1.1. Sectoral coordination

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Coordination among sectors is critical for effective disaster response. This includes coordination among all institutions and organizations that provide health, drinking water, and sanitation services. In the health section, the health sector Emergency Operations Committee is one such vehicle for coordination.

1.1.2. Health Sector Emergency Operations Committee

Under the direction of the leading health authority in each country (health minister or secretary, regional director, etc.), the health sector Emergency Operations Committee is responsible for making decisions and prioritizing needs, establishing mechanisms for the support needed by other sectors and entities, and preparing an action plan to address the emergency, reduce impact, and forestall major health hazards in light of findings from damage assessments and health situation analyses.

In order to function effectively, the health sector Emergency Operations Committee needs the technical support of a situation room. The health situation room is an area where technical experts from various health disciplines analyze information and provide technical feedback to the health Emergency Operations Committee on a timely basis about the nature of existing risks.

Operational and functional structure of the Health Sector Emergency Operations Committee

esturctura operativa funcional v4-Eng


Click here to see a checklist of functions and organizational aspects necessary for ensuring that the health sector Emergency Operations Committee has the organization and elements needed to operate efficiently.

1.1.3. Operation of the health situation room

Health experts can use socio-demographic data on pre-disaster health status of the affected population and epidemiological reporting monitor trends involving diseases, thereby comparing the post-disaster health situation to pre-disaster conditions. This will make it possible to categorize response scenarios according the level of risk: high, medium, or low. Information should be generated in the form of maps and charts to facilitate decisions on where to locate interventions and the type of intervention needed.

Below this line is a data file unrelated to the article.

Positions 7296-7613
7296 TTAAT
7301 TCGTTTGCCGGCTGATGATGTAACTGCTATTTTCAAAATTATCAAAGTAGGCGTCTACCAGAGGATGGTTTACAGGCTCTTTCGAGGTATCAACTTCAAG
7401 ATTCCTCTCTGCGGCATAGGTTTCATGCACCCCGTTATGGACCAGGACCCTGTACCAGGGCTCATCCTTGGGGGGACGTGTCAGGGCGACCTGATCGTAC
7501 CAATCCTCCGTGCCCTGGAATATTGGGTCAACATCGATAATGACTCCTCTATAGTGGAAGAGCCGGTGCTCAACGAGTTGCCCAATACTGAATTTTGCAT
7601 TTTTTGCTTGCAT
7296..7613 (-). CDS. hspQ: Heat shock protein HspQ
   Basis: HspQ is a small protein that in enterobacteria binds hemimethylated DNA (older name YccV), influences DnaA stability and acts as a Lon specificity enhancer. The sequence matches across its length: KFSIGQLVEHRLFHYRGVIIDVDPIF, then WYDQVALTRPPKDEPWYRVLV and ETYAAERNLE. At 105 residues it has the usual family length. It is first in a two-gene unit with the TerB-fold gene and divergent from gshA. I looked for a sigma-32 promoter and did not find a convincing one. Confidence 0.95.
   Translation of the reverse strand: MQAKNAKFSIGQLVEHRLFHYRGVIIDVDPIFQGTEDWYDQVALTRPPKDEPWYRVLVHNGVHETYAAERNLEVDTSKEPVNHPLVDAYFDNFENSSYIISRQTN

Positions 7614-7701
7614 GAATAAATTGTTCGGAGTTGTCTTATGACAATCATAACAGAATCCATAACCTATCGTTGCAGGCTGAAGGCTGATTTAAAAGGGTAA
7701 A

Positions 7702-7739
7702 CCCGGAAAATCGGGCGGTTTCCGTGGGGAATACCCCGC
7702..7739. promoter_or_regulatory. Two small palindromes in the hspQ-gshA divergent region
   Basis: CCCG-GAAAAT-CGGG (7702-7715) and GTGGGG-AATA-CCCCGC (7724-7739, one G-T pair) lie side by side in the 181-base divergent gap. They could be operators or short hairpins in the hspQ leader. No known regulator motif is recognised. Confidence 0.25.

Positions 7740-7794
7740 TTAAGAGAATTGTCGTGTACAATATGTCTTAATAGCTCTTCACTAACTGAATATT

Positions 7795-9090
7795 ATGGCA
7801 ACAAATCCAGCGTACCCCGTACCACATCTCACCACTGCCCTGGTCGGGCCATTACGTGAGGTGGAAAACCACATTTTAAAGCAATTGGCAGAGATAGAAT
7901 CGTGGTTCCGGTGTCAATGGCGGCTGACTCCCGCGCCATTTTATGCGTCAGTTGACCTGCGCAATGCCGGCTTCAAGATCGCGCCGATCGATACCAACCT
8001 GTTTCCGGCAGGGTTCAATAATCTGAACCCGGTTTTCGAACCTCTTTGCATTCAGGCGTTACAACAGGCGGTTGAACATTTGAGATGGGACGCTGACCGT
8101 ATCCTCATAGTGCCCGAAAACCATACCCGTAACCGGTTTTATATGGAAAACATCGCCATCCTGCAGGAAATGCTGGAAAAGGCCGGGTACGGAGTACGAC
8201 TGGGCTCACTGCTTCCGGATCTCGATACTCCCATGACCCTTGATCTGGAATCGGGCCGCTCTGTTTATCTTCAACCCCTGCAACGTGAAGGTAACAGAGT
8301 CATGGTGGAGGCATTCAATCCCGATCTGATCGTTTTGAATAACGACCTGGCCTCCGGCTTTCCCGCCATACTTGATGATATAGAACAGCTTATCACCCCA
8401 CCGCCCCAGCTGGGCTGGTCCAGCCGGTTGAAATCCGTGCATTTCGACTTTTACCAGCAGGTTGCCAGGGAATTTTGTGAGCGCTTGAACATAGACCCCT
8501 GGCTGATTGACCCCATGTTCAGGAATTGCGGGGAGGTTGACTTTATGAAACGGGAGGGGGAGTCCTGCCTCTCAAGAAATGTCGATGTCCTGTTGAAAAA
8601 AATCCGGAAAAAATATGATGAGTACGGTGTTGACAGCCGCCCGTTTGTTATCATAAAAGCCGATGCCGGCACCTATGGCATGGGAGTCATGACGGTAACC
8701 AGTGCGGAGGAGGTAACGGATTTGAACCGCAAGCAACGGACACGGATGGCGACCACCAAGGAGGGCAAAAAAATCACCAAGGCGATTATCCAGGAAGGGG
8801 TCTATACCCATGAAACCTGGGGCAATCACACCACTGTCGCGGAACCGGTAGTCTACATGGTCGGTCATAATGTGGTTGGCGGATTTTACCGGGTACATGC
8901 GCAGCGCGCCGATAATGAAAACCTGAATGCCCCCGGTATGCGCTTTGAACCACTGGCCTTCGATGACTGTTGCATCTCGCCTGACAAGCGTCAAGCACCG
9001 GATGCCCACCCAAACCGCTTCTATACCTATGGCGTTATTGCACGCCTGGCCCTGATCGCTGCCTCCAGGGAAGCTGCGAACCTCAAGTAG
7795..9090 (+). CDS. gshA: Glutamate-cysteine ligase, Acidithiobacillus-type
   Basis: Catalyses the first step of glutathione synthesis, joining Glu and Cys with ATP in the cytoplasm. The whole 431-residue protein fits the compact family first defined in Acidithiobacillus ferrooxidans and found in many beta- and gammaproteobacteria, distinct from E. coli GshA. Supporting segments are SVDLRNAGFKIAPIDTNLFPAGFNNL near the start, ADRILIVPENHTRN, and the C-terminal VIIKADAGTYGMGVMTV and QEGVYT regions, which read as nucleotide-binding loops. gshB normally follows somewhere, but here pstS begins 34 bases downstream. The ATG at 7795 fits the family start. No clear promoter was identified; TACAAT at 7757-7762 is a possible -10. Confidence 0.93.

The principal products of a health situation room during a crisis are:

  • Data analysis: preparation of maps, diagrams, tables, charts, photographs, and other tools that aid in interpreting the information.
  • Generation of specialized technical information tools (documents, manuals, directives, guidelines, etc.) that are useful for decision-making.
  • Communications: receiving and sending back information.
  • Reports on technical issues, epidemiological data, impact on health and sanitation infrastructure, population shifts, general morbidity and mortality, and other health information.
  • Monitoring of news and rumors.

The health situation room should be installed within 24 hours of the impact of a disaster or when a warning is issued. The information processed should be updated daily, and frequent reports should be produced.